The Naira scarcity has led to major drop in business activities at both the urban and rural areas. Many retail business operators have continued to lament low sales and drop in profitability in recent months due to the lingering naira scarcity triggered by the Central Bank of Nigeria (CBN)-led currency reforms.
A Lagos-based entrepreneur, Mrs. Rosemary Okafor, said the volume of her sales had dropped by over 40 per cent in February and has continued to drop as many of her customers always claim there was no cash to make purchases.
Mrs. Okafor, who sells fish at the Oyingbo Market, Lagos, said many of her customers no longer come to the market because of lack of cash.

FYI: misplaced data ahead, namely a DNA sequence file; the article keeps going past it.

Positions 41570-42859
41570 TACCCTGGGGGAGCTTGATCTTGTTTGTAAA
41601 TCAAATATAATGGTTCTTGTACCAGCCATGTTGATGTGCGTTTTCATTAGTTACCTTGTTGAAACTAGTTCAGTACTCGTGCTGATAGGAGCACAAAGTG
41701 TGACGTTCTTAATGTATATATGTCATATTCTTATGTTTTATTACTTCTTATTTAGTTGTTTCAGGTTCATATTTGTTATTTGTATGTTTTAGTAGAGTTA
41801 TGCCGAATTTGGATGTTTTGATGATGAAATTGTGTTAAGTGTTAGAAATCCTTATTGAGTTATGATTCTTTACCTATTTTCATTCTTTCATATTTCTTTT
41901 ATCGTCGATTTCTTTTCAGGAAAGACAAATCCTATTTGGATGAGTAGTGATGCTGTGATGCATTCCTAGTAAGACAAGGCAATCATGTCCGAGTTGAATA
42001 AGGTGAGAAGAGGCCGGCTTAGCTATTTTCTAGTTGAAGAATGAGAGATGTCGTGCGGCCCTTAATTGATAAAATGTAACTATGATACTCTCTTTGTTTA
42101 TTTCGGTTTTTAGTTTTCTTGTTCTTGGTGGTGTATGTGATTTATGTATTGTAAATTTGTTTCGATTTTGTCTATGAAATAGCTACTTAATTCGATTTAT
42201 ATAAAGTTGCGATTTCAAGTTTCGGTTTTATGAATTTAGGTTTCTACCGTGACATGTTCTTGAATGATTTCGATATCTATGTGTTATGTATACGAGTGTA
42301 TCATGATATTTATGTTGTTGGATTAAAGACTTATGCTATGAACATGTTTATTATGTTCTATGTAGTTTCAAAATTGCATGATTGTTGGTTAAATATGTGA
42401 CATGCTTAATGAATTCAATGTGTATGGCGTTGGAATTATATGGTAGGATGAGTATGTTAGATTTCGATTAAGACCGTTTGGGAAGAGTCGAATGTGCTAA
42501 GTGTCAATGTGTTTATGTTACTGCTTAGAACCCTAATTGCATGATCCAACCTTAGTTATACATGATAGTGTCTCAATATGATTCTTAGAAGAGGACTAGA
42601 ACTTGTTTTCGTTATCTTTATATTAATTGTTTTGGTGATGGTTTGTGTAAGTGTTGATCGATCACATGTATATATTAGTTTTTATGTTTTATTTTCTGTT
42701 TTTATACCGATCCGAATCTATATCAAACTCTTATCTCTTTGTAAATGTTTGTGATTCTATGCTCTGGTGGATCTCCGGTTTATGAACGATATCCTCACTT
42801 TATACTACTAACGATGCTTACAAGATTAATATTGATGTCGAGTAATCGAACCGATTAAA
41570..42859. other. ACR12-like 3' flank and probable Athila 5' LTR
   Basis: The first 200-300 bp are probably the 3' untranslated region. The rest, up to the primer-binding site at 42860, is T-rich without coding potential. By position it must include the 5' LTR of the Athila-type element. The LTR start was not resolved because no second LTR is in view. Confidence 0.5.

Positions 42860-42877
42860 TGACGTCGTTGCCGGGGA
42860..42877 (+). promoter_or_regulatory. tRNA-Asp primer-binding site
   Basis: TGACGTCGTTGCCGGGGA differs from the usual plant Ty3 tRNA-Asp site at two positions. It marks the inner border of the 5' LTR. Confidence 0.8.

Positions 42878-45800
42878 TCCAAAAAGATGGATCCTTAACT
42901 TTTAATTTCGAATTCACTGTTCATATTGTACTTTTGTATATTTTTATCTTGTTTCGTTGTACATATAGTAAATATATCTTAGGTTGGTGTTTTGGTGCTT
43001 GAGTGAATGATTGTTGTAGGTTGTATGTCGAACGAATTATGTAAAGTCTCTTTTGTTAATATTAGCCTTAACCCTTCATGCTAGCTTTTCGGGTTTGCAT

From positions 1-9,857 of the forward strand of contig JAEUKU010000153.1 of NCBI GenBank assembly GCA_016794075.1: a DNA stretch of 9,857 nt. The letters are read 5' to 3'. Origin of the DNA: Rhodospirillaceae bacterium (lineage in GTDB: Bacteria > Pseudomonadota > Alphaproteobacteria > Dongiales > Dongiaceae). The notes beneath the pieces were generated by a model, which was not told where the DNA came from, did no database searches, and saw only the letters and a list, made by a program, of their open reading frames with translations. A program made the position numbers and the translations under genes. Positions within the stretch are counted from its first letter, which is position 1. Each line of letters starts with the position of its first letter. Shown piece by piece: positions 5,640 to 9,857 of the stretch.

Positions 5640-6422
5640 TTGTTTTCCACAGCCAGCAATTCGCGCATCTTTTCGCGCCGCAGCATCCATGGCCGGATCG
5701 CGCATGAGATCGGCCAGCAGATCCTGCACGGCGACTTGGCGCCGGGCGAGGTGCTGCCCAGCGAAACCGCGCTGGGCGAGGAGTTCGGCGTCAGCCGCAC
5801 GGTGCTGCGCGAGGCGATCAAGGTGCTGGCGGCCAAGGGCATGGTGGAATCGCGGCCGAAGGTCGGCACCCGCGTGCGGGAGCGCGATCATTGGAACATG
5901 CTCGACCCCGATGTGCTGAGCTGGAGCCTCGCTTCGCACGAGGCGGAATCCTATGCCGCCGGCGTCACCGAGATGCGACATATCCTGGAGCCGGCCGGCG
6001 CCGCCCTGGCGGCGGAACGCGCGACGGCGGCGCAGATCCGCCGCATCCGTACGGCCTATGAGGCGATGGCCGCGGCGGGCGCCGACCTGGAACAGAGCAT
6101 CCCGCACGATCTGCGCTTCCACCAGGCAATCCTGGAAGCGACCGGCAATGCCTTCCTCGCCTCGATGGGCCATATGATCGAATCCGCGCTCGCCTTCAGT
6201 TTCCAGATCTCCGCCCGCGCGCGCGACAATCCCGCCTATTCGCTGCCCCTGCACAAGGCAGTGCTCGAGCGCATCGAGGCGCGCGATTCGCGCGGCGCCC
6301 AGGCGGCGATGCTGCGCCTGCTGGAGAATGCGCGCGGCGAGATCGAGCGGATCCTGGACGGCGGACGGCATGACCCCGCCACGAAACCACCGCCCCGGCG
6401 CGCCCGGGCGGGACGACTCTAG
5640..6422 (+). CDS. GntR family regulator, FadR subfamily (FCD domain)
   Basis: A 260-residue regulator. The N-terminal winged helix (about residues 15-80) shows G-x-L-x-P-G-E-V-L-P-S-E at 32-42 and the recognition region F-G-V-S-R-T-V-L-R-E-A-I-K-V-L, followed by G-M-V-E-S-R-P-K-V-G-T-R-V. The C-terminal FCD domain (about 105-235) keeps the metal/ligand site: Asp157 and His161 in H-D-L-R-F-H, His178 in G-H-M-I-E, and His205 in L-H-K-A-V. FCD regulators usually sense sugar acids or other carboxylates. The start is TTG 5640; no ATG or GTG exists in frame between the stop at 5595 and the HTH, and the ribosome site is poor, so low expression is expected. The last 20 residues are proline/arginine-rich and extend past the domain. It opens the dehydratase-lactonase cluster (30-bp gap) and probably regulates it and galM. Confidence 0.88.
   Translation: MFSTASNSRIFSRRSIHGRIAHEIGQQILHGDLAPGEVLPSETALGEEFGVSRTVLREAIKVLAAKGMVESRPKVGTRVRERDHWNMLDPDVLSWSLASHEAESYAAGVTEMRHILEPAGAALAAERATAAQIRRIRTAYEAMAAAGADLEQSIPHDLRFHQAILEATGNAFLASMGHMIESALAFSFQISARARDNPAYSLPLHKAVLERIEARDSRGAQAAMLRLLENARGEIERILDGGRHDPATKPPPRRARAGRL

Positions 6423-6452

“We have seen drastic drop in the volume of sales and profitability from the business. I wonder when we can return to the good old days when people had easily access to cash and bought whatever they wanted,” she said.
Abiodun Adebanjo, also an electrical parts dealer, said the volume of transactions he makes on daily and weekly basis has reduced.
“The number of people that patronise us has dropped. To make sales of up to five customers in a day has become very challenging for us.
Majority of the people have stepped back waiting for the cash crunch to subside before they can start making purchases,” he said.
Also, the Purchasing Managers’ Index (PMI) data indicated that cash shortages across the economy had a severe impact on the private sector midway through the first quarter of the year.
The PMI report for January said substantial declines were seen in both output and new orders, while firms scaled back their purchasing activity and employment.